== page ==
This is the Super Bowl. This is the culmination of your football life. This is the culmination of the football life of every player, coach, equipment guy, medical staff member, bus driver, pilot, kitchen worker, son, daughter, wife and fan of everyone who works for and cheers for the New England Patriots. This is EVERYTHING. And in one coaching move, one football decision, Bill Belichick decided to put EVERYTHING in jeopardy.
There were other ways to handle whatever it was that Butler did. Benching your best defensive player, regardless of whatever rule was broken, should not be on that list.
Forget the ridiculous play call that led to a dropped pass by Brady. Forget the bonehead attempt at a reverse on a kickoff return at the end of the game. The Patriots scored 33 points and Tom Brady broke his own Super Bowl passing yardage record, throwing for 505 yards. At the end of the day, the New England defense could not stop the Philadelphia offense. At the end of the day, the Patriots could not stop Nick Foles.
At the end of the day, the Patriots lost the game by one score.
There are two examples of leadership I think about when I try to comprehend what went down last Sunday night. One of those is a quote from Thomas Jefferson: “There is nothing more unequal than the equal treatment of unequal people.”
The other example comes from a friend of mine who has run some of the biggest and most well-known radio stations in America. He’s been over guys like Howard Stern and Rush Limbaugh. He has always told me that you must cater to the talent you have as long as the behavior of that talent is not jeopardizing the success of the rest of your own organization.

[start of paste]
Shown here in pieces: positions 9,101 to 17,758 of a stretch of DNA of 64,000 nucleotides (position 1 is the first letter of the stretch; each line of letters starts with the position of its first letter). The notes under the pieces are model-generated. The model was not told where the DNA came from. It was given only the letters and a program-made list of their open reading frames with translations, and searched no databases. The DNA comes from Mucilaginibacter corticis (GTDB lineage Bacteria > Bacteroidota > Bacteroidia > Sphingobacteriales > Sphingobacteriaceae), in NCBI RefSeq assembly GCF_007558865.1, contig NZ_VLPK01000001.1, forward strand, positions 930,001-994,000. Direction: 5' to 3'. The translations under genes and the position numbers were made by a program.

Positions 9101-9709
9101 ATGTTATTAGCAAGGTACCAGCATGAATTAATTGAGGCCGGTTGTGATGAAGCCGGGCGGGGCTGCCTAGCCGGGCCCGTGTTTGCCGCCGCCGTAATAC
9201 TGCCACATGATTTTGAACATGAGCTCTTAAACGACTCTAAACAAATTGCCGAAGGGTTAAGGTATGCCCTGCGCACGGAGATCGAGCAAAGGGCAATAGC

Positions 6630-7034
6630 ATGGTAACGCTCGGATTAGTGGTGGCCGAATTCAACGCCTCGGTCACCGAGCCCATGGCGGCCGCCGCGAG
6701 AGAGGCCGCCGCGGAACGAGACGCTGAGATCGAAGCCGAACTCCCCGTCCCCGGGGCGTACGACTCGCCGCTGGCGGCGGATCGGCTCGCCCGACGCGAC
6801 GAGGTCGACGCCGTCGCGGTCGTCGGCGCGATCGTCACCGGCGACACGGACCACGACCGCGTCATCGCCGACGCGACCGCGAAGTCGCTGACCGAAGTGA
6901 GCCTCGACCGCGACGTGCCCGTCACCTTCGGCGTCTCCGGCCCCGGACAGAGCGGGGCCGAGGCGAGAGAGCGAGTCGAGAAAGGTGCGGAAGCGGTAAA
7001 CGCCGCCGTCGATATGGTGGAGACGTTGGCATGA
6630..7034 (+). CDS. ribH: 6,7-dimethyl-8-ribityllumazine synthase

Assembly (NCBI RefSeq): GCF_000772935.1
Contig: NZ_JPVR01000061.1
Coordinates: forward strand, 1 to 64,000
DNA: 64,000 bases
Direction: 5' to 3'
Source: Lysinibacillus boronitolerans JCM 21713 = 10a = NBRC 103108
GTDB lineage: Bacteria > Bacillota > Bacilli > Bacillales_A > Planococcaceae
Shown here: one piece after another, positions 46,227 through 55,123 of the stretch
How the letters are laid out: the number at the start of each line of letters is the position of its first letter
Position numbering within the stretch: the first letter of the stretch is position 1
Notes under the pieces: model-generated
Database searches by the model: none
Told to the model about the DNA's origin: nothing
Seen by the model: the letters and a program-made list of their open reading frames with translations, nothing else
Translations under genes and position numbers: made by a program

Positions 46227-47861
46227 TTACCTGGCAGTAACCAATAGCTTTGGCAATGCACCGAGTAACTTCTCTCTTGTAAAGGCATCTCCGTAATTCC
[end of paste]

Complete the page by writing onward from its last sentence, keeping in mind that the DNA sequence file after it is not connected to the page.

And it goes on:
They can be bigger than the organization, so long as they aren’t hurting the organization.
Those examples go against the Patriot Way. They go against the Belichick way. Everything we’ve come to know and admire Belichick for goes back to the idea that no individual is bigger than the team.
Minutes before the kickoff of Super Bowl LII, Bill Belichick made an individual decision that was bigger than the team.
This decision has been years in the making. Belichick’s success has created an ego so large, it eclipsed the organization’s end goal. What we are now looking at is a situation like we see at many college campuses, where the football coach is not only the most powerful man on campus, but in the cities and states he works in. He is perceived to be more powerful than even his bosses.
That never ends well.
As a fan, this hurts. I’m spoiled. Belichick has spoiled me. The Patriots have been to eight Supers Bowl during Belichick’s tenure. They’ve won five. They’ve lost more than most teams have been to. And as a fan, I’ve loved every minute of it. Even the Super Bowl losses, they hurt, but I was happy my team got there.
I know this dynasty cannot go on forever. I know the best days of this dynasty are behind all of us. It’s only a matter of time before the Patriots fall back to the back, Brady retires, new coordinators change the look of the team and Belichick leaves.
On Sunday night, Bill Belichick stopped spoiling us.
Instead, he punished Malcolm Butler – at the expense of the fans. All of the fans. Even the fan up in the private box who signs his paycheck.
I wonder how Robert Kraft feels about someone who puts themselves over the organization.